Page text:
recently which said China's new special envoy for Africa, Liu Guijin, had
said his country would be limiting its relationship with Zimbabwe to
humanitarian assistance.

He said this to Lord Malloch Brown, a former UNDP boss and now
responsible for Africa and Asia in Gordon Brown's government who was
visiting China. While the shift in Chinese policy in Darfur had been noted,
that concerning Zimbabwe had not, Malloch Brown said. He welcomed it.

"Privately," the Telegraph reported, "diplomats believe that while
Zimbabwe once seemed like an opportunity for China to make diplomatic gains
in an area abandoned by Western countries, Beijing had been unable to avoid
the evidence of the harm being done to Zimbabwe's people."

"It was difficult to see what long-term result China could get, when
Zimbabwe failed to meet basic standards of economic discipline," one
diplomat said.

As expected, the Chinese have denied any change in policy. But with
the Olympics looming, there is a clear need in Beijing not to be seen
cohabiting with rogue states that pursue punishing policies.

Liu Naiya, an expert on Africa at the government think-tank, the
Chinese Academy of Social Sciences, said China's experience in Sudan had led
it to adjust its Zimbabwe policy as well. China is now working much more
closely with the UN on Darfur.

Shi Yinhong, a professor of international relations at Beijing's
People's University, said "China has traditionally good relations with
Zimbabwe but Zimbabwe has changed greatly in the last few years and the
situation is deteriorating. This is definitely a problem for China," he

There was an interesting exchange in court last week at the trial of
Gift Phiri for practising as a journalist without accreditation.

Beatrice Mtetwa asked an official of the MIC if it was true that MIC
head Tafataona Mahoso wrote a weekly column in the state press. Yes, he did,
was the response.

Is he accredited as a journalist? she asked the official. No, he isn't,
was the reply.

Why isn't he accredited? she asked. He doesn't need to be because he's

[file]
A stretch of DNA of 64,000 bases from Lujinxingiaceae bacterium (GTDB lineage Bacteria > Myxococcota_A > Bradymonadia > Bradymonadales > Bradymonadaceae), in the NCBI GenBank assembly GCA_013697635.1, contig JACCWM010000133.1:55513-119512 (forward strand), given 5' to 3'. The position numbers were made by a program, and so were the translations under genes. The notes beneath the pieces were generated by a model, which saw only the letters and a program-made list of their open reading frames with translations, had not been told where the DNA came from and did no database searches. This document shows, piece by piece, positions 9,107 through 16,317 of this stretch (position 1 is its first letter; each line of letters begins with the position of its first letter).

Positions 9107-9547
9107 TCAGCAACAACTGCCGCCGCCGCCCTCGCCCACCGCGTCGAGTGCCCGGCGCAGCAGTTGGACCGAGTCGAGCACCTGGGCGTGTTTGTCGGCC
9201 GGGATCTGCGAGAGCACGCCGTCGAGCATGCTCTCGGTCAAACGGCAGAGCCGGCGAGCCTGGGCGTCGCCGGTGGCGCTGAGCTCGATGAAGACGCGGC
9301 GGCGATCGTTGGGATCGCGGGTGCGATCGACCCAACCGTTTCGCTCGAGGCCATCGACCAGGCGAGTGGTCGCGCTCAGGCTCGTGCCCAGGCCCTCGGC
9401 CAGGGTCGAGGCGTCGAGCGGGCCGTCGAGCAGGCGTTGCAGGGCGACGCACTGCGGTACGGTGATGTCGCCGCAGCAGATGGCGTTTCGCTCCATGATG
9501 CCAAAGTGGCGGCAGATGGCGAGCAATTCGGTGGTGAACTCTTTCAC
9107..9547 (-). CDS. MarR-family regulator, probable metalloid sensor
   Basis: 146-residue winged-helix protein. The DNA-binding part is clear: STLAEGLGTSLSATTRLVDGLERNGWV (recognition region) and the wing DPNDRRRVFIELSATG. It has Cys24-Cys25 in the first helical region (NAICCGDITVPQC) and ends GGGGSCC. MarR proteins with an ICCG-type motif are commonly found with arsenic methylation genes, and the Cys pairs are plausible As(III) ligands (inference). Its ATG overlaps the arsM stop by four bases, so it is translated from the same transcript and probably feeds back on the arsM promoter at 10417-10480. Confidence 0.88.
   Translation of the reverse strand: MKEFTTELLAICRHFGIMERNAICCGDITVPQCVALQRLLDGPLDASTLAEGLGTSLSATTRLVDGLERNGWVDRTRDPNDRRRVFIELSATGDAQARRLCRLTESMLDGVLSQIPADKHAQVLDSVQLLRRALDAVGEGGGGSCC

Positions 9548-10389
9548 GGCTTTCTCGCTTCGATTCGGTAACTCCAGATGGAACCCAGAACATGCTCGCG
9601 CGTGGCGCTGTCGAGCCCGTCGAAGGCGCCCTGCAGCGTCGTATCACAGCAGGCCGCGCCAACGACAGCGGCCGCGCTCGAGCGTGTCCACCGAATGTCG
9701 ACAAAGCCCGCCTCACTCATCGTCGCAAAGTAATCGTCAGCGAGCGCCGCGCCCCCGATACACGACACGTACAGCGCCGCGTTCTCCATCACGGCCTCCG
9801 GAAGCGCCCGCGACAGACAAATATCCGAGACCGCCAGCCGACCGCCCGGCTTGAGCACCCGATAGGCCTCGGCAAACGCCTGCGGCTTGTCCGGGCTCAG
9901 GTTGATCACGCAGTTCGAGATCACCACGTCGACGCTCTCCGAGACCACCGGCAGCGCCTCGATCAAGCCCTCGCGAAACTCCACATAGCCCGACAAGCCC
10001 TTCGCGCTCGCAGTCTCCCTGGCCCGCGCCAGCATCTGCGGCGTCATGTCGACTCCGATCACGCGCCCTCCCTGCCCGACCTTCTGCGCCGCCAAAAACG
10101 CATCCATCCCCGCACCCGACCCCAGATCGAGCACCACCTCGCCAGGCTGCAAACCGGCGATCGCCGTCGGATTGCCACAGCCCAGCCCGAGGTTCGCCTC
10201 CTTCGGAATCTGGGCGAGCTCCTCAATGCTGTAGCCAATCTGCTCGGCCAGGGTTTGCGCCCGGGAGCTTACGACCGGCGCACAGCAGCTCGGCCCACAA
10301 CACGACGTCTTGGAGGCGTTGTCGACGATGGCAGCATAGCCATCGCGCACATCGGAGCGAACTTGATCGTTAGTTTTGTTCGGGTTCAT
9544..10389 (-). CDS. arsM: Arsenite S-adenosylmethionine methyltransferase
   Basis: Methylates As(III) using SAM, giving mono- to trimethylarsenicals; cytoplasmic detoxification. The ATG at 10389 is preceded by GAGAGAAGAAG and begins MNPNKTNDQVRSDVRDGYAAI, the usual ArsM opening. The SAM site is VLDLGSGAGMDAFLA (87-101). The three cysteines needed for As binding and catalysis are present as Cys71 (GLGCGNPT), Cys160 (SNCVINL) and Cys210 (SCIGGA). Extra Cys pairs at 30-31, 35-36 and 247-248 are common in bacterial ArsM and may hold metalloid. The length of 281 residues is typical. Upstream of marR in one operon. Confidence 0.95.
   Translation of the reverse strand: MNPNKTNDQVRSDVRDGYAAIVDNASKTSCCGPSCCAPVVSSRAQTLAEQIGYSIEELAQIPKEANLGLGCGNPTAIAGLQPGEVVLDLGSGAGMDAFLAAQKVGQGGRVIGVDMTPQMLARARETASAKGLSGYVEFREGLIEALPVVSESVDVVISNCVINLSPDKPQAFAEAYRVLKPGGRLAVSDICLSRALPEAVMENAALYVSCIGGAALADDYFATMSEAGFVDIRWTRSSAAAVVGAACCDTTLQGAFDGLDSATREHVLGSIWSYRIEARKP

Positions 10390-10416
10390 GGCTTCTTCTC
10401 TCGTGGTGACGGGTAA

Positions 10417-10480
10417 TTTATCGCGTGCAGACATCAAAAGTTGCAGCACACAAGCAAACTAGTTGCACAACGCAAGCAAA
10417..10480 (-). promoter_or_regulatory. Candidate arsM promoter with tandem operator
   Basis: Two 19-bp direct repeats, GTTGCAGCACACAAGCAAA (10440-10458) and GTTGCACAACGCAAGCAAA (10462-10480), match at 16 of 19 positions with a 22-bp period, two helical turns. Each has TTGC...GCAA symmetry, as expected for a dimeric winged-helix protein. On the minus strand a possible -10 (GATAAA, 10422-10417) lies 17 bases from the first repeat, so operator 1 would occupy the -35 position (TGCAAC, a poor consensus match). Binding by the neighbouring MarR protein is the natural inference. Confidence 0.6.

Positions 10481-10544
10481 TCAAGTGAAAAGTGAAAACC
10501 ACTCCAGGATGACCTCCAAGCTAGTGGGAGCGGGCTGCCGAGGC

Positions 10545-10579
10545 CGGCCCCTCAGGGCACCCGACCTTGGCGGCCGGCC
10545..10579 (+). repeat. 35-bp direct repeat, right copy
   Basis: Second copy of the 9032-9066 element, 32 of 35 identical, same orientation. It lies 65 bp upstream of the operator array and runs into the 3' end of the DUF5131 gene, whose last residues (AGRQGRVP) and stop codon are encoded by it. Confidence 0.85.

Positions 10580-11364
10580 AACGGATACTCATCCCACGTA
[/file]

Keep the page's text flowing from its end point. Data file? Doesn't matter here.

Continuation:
a social commentator, not a journalist, came the reply.

What's the difference? Mtetwa doggedly enquired. A journalist gathers
information, we were told.

So if someone goes onto the Internet, are they not gathering

Yes, was the answer.

Phiri was acquitted.

Talking of Mahoso, where is he when he is not searching the Internet
and practising journalism without accreditation? What was the purpose of
that ghastly picture in the Sunday News of a dead woman with an axe stuck in
her skull?

The least one can say is that it was completely in bad taste while it
added nothing of value to what we already knew about how the woman met her
tragic end. If anything, that picture shows how much we have all died in
terms of sense and sensibility.

A sign carried by war veterans and Zanu PF Women's League members last
week said: "We will die with our president." Do they know something we don't?

And we liked the picture of the president with an ox-drawn plough.
What happened to the tractors?

We have come a long way since the pictures of Mugabe on a BMW
motorbike in Germany. A long way backwards!

Herald business editor Victoria Ruzvidzo appears to have woken from
her long slumber. She thinks the electricity crisis in the country should be
declared a national disaster.

"The intermittent electricity supplies have caused more harm than good
to industry, hence the economy."

Wheat farmers, tobacco growers, fertiliser manufacturers and mines
have all taken a knock, she points out.

Ruzvidzo is in particular indignant that the sacrifices made by the
public to help the wheat growers did not translate into benefits for the
wheat sector. "They have been let down and I can only imagine what this has
done to their farming business."

Yes, and what about the rest of us?

It is important that journalists adopt a sceptical view of promises by
politicians. Ruzvidzo recalls that Vice-President Joice Mujuru had an
"eye-opening" meeting with Zesa management in which they promised to get
their house in order.

"So far there are no indications that the message got home unless
there is something happening behind the scenes," Ruzvidzo comments. "May be
one day soon we will all wake up to a brighter Zimbabwe."

Then again, maybe not!

"You can never count on Zesa but let's wait and see," she concludes.

Doesn't that neatly summarise Herald journalism?

Despite all the evidence that Zesa is incapable of providing an
elementary service, Ruzvidzo is happy to "wait and see", in the dark! She
needs some "eye-opening".

Another one who needs help is Newsnet's Brian Paradza.

In the past, he reported on Tuesday, it was rural people who dreamed
of tap water. Now urbanites were going for weeks on end without clean water,
he reported, showing pictures of people doing their laundry on the banks of
the Mukuvisi river.

"Piped water will soon be a thing of the past in urban areas," warned
Paradza sagely.

So, the politburo is "happy" with progress in the talks with the MDC,
the Herald reported yesterday.

The politburo received a report from Justice minister Patrick
Chinamasa and "noted with satisfaction the progress that has been made in
the dialogue with the opposition".

Is this the same Patrick Chinamasa who told the media in Lusaka